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Re: [SCA-JML] Re: Yumi draw weight for a given draw length

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  • Dean Wayland
    Hi Folks, A couple of months ago, I posted a short series of questions concerning the draw weight of a yumi at a given length. A number of folks asked me on
    Message 1 of 40 , Jul 5, 2004
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      Hi Folks,

      A couple of months ago, I posted a short series of questions concerning
      the draw weight of a yumi at a given length. A number of folks asked me
      on and off group to keep them apprised of the results, so here they are:

      Firstly, I have learned a whole lot more about archery and kyudo in
      particular since then, and I realised that my question was flawed in a
      number of respects. However, this has all now been resolved.

      To satisfy the live role playing communities specifications for the
      power of a bow over here in the UK, that is "it should not exceed 30
      pounds of pull at a draw length of 28 inches", a yumi, wherein the
      specified draw weight is measured at 90cm, needs not to exceed a draw
      weight of 38 pounds.

      So, I have now purchased and tested my first yumi. It is a 17kg (37.4
      pound) "namisun" (designed for a draw length up to 90cm) and at 28" it
      delivers 29.5 pounds, which is just right for LRP combat. Plus, with the
      longer arrows used in historical re-enactment (33.5" draw length when
      fitted with a LRP warhead), we can get up to about 35 pounds of power,
      which is also fine.

      My justification for buying the shorter "namisum" model was because the
      draw that I am using is shorter than the one I would need to perform the
      modern kyudo draw of to well behind the ear, so that it is compatible
      with the wearing of armour, which if I have understood things correctly,
      render it much more like battlefield shooting. This means the bow is
      actually 6cm (2.375") shorter in length, but on reflection with a bow
      that is 7 feet 3 inches long, the difference was unimportant.

      I hope those of you out there facing a similar problem will find this
      data useful. With thanks to those of you who responded.

      Yours

      Dean

      (Dean Wayland)
      Head Of The Fight School
      http://www.thefightschool.demon.co.uk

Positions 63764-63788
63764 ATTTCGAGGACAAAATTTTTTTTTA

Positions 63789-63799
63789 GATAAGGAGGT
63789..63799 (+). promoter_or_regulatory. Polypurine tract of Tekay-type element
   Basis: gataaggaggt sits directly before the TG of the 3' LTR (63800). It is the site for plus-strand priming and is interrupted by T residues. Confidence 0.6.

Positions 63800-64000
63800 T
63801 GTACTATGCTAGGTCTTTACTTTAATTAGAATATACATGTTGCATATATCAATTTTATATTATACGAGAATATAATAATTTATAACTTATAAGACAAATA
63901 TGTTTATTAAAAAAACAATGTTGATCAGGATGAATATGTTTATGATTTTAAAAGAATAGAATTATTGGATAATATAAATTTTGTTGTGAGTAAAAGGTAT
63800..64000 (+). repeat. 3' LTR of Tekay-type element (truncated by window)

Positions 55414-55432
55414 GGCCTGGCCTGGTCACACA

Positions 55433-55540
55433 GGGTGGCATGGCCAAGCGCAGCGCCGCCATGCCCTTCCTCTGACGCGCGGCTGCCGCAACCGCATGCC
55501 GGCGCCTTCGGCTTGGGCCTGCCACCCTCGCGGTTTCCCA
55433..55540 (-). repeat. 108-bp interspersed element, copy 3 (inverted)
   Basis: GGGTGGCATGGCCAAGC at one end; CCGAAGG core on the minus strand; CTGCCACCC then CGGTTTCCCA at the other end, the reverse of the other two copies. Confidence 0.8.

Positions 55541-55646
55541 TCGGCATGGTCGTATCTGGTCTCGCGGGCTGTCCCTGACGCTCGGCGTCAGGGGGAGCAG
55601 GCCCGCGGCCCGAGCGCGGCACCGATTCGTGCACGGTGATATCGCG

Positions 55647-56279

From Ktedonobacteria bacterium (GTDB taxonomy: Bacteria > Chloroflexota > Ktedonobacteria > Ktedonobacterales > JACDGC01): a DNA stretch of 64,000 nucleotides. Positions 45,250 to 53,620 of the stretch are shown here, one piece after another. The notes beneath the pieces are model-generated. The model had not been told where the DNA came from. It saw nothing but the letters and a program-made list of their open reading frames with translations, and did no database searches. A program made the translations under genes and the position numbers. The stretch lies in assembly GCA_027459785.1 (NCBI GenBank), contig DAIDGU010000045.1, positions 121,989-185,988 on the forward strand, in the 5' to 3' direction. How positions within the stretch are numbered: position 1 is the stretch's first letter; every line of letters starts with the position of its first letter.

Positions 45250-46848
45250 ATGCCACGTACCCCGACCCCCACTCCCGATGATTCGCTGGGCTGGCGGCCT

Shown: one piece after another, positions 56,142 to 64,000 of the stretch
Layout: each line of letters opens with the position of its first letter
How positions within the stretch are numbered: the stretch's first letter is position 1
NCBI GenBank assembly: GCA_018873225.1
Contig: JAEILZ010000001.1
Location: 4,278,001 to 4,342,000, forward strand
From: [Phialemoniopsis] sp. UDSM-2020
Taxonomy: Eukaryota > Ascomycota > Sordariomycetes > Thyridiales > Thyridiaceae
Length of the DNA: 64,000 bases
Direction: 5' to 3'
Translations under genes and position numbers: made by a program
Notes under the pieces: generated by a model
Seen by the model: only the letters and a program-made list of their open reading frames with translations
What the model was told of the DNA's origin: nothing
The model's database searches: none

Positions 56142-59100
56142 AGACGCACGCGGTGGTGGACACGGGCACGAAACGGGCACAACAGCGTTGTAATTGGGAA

• Dean Wayland
      Hi Folks, A couple of months ago, I posted a short series of questions concerning the draw weight of a yumi at a given length. A number of folks asked me on
      Message 40 of 40 , Jul 5, 2004
      • 0 Attachment
        Hi Folks,

        A couple of months ago, I posted a short series of questions concerning
        the draw weight of a yumi at a given length. A number of folks asked me
        on and off group to keep them apprised of the results, so here they are:

        Firstly, I have learned a whole lot more about archery and kyudo in
        particular since then, and I realised that my question was flawed in a
        number of respects. However, this has all now been resolved.

        To satisfy the live role playing communities specifications for the
        power of a bow over here in the UK, that is "it should not exceed 30
        pounds of pull at a draw length of 28 inches", a yumi, wherein the
        specified draw weight is measured at 90cm, needs not to exceed a draw
        weight of 38 pounds.

        So, I have now purchased and tested my first yumi. It is a 17kg (37.4
        pound) "namisun" (designed for a draw length up to 90cm) and at 28" it
        delivers 29.5 pounds, which is just right for LRP combat. Plus, with the
        longer arrows used in historical re-enactment (33.5" draw length when
        fitted with a LRP warhead), we can get up to about 35 pounds of power,
        which is also fine.

        My justification for buying the shorter "namisum" model was because the
        draw that I am using is shorter than the one I would need to perform the
        modern kyudo draw of to well behind the ear, so that it is compatible
        with the wearing of armour, which if I have understood things correctly,
        render it much more like battlefield shooting. This means the bow is
        actually 6cm (2.375") shorter in length, but on reflection with a bow
        that is 7 feet 3 inches long, the difference was unimportant.

        I hope those of you out there facing a similar problem will find this
        data useful. With thanks to those of you who responded.

        Yours

        Dean

        (Dean Wayland)
        Head Of The Fight School
        http://www.thefightschool.demon.co.uk
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